Contrary to popular belief, it could actually be your genetic makeup that is to blame for insomnia, not just lifestyle factors such as stress.
This is after a new study successfully identified seven genes in the human genome that put you at higher risk of developing the sleep condition.
This is the first time evidence has been found to contradict the claim that insomnia is purely a psychological condition.
Lead researcher Eus Van Someren said: “Insomnia is all too often dismissed as being all in your head. Our research brings a new perspective. Insomnia is also in the genes.”
The international team of researchers at Vrije Universiteit Amsterdam looked at a sample of 113,006 individuals and found that the genes responsible play a role in regulation of transcription - the process where DNA is read in order to make an RNA copy of it.
One of the identified genes, MEIS1, has previously been related to two other sleep disorders; periodic limb movements of sleep (PLMS) and restless legs syndrome (RLS).
The researchers also found a strong genetic overlap with other traits, such as anxiety disorders, depression and neuroticism, and low subjective wellbeing.
Researcher Anke Hammerschlag said: “This is an interesting finding, because these characteristics tend to go hand in hand with insomnia. We now know that this is partly due to the shared genetic basis.
The researchers also studied whether the same genetic variants were important for men and women.
Danielle Posthuma said: “Part of the genetic variants turned out to be different. This suggests that, for some part, different biological mechanisms may lead to insomnia in men and women.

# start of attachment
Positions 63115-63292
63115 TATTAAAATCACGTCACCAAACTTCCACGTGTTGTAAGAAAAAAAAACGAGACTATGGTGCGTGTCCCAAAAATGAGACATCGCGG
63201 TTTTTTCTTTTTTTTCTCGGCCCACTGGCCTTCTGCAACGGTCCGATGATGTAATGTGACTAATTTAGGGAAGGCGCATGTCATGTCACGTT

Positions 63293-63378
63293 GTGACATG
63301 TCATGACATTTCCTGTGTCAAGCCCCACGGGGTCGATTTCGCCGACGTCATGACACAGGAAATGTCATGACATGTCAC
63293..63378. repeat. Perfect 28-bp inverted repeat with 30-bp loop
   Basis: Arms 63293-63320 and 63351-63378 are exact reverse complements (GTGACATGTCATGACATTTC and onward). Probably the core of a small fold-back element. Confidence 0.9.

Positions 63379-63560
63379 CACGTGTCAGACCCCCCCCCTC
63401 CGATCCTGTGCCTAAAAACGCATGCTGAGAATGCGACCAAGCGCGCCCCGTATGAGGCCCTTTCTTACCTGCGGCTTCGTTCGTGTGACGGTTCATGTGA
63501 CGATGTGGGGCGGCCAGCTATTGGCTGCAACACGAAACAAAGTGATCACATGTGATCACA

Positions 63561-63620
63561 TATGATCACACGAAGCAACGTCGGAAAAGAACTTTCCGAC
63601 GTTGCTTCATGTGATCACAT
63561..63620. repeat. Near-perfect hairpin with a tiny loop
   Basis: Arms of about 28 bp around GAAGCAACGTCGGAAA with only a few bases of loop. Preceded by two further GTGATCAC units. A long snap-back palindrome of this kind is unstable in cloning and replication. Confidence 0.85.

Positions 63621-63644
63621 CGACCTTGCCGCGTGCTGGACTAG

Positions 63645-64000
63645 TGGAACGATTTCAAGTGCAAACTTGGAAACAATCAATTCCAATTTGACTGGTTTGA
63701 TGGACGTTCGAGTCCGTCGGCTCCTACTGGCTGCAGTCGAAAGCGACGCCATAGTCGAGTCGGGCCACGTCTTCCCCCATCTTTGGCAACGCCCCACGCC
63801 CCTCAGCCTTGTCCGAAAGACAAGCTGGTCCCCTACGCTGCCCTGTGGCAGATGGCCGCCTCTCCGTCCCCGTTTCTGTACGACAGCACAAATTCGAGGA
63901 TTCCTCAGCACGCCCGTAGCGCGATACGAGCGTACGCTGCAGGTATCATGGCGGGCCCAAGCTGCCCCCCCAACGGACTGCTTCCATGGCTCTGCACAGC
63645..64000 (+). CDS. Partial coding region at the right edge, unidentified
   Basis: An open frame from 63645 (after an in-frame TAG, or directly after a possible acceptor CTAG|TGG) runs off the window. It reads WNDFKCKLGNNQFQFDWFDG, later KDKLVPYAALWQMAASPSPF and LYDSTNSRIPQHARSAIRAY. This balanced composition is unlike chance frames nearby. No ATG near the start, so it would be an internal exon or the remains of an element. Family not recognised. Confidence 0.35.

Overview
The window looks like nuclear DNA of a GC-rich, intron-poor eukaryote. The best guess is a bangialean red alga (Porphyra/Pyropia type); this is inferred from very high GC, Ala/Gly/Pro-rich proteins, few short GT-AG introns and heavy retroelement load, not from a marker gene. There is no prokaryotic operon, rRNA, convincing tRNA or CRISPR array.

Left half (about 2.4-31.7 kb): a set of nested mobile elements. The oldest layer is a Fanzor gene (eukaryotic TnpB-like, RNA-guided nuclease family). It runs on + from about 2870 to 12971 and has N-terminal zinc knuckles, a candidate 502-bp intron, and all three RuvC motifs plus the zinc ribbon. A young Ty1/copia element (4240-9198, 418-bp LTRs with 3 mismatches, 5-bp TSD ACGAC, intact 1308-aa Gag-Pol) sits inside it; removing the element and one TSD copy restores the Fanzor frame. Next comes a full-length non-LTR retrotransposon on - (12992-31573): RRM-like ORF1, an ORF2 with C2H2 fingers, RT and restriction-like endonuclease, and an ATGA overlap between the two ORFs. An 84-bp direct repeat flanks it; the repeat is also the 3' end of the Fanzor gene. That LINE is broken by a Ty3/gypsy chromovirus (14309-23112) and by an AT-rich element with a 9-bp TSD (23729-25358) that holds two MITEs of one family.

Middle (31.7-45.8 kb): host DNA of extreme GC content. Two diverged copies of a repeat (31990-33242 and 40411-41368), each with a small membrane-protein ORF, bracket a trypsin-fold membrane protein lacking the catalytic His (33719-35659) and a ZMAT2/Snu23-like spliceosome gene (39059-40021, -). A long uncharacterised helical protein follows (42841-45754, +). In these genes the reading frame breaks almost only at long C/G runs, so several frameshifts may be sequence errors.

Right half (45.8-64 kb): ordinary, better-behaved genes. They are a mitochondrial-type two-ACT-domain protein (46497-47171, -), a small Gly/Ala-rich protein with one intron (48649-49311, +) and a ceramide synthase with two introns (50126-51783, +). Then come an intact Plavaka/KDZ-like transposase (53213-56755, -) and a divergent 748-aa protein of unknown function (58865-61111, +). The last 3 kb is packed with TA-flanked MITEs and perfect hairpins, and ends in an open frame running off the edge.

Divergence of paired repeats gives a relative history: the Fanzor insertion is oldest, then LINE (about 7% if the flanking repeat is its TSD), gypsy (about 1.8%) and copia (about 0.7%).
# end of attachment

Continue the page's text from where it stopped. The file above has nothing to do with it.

“We also found a difference between men and women in terms of prevalence: in the sample we studied, including mainly people older than fifty years, 33% of the women reported to suffer from insomnia. For men this was 24%.”
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Insomnia is thought to affect 30% of people in the UK, and is particularly common in elderly people, according to the NHS.
Common symptoms are finding it difficult to fall asleep, being awake for long periods at night, waking up several times during the night, waking up early in the morning and not being able to get back to sleep.
On average, a ‘normal’ amount of sleep for an adult is considered to be around seven to nine hours a night. Children and babies may sleep for much longer than this, whereas older adults may sleep less.
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